The year of 2011 was also the year that I met Floyd Show.

Floyd Show, AKA “Tim Hollinger knows more about Pink Floyd than Pink Floyd,” was one of those precious rarities that only comes along once in a great while. They were an ambitious project, with a LOT of people and gear involved. There was so much to them that they initially declined to play at Fats – we didn’t have enough space.

Well, dangit, Mishell wanted some Floyd Show, so Mario extended the stage.

It was completely worth it. From soup to nuts, it was worth it. It was worth it to meet all the players in the changing lineup. It was worth it to work on a show that required multiple techs to operate smoothly. It was worth it to load in and set up all day. It was worth it to make music and friendships with people who respected and adored the source material to a fanatical degree. It was worth it to put in all the effort, and then get to stand back and say, “Check THIS out!”

If you didn’t have a sense of pride after constructing a Floyd Show gig, you couldn’t possibly have been paying attention.

That first time that Floyd Show started playing, Mishell, Mario, and me all had our jaws smack the floor. It was as though the real thing had been crammed into a Sugarhouse basement. There was a sort of unreal magic to what happened at that first night, even though we had to submix a bunch of channels. (We didn’t have the new FOH setup yet.) On subsequent nights, I would feel disappointed that the same magic hadn’t quite happened again.

With Floyd Show, you were in the presence of folks (especially Tim), who made you want to do more and more for the production. When Tim asked if it might be possible to mix things in quad-surround, what do you think I said? And, of course, we did. We got the routing figured out, ran cable, and put FX behind the audience. We also talked about how cool it would be have to some real, honest-to-goodness, moving-head lights. I got it into my mind that it would be great to surprise the group at one show with some kind of intelligent lighting setup. I started putting plans into place. I was going to blow everybody’s minds.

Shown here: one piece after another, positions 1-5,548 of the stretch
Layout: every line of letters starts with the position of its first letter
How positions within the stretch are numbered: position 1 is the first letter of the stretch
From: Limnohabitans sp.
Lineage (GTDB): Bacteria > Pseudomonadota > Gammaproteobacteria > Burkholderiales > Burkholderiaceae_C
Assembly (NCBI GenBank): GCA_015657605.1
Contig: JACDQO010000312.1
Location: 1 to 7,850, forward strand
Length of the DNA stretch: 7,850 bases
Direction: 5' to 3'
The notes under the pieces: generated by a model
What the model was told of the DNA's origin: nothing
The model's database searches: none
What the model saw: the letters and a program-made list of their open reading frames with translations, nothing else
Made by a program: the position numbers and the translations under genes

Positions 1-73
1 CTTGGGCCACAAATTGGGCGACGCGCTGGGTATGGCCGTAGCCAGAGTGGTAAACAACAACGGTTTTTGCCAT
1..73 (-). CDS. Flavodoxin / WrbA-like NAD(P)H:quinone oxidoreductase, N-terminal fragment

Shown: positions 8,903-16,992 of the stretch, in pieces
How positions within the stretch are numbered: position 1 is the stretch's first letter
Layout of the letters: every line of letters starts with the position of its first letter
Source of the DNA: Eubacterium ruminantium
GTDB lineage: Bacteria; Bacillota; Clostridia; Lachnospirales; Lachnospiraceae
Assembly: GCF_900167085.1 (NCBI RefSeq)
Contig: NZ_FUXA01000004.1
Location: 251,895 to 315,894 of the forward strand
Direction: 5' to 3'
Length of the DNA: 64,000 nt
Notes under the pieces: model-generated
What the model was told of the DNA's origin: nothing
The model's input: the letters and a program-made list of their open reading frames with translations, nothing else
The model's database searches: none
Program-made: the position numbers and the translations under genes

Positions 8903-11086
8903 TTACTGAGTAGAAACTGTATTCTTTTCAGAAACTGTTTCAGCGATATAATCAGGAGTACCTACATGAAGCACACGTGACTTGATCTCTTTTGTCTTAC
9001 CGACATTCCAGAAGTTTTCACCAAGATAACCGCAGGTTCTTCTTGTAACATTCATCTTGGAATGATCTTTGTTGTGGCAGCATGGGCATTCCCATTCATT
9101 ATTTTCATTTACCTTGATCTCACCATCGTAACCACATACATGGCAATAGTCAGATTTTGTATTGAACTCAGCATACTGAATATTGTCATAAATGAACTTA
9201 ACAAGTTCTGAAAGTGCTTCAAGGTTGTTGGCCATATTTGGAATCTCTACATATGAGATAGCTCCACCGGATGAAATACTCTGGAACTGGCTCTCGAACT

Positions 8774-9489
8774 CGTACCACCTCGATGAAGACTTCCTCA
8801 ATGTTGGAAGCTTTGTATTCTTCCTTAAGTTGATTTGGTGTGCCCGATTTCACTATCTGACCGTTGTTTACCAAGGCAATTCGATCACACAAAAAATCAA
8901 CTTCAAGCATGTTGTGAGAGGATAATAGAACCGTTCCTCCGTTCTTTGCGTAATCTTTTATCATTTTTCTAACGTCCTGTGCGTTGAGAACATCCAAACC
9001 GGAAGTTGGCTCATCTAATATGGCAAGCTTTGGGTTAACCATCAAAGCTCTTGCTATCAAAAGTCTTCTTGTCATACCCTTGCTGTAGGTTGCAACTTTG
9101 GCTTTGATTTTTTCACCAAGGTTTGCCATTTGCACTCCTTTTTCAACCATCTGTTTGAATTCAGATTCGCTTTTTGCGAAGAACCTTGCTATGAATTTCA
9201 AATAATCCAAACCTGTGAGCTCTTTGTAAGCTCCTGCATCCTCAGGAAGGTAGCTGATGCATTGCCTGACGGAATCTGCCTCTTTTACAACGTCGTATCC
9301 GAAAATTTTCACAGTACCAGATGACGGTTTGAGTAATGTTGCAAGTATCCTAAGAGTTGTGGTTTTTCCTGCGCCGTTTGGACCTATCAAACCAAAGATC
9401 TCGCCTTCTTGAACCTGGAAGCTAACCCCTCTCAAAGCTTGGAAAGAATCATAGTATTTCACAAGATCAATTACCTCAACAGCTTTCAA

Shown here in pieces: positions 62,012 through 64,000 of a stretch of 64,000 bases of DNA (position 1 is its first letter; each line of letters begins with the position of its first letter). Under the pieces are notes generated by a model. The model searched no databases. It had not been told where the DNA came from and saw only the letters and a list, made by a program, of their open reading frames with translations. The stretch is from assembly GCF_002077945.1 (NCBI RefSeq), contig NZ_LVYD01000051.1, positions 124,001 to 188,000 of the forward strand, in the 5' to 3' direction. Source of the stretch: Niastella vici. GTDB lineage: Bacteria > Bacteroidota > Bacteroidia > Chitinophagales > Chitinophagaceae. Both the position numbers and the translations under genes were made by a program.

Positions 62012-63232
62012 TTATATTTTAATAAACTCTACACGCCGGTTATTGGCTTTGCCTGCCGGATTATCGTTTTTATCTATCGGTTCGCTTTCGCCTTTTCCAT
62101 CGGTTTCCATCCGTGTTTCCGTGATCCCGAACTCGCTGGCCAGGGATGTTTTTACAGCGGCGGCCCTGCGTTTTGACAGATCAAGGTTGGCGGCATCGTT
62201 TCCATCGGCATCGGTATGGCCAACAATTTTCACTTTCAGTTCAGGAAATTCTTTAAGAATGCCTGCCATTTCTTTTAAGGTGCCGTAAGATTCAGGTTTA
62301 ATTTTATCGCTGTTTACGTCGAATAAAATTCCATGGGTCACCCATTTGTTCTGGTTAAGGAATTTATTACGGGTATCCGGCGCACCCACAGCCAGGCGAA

Before I could pull it off, Tim passed away suddenly. No more would I hear the refrain when he came down Fats’ stairs: “What’s up, Danny? Do you have your toolkit, man?” (The dude’s guitar rig was always broke, and he always got it fixed before downbeat.) The unending stories about how Pink Floyd’s albums were created, and the jokes about technical problems being all David Gilmour’s fault, halted into silence with the abruptness of a tape machine that had stopped with a bang.

Of course, all of Tim’s friends put together an epic show to bid Mr. Hollinger (and the band, because he WAS the band) a fond farewell. The result was as unforgettable as could be imagined, with days of preparation leading up to a roaring finale that – finally – recaptured the elusive spirit which had permeated the very first night. We had bottled the lightning once again, and on the day where we absolutely had to do so.

Plus, I had those moving lights. I sprang for them a little bit early, because I knew that I might not have any more chances, ever, to do a gig with Floyd Show.

The house was packed.

The players were on point.

The mix cooperated beautifully.

It was incredible.

It was the show I had so wanted to do with Tim.

Floyd Show Folks (18 Different Ones)


Pigs (3 Different Ones)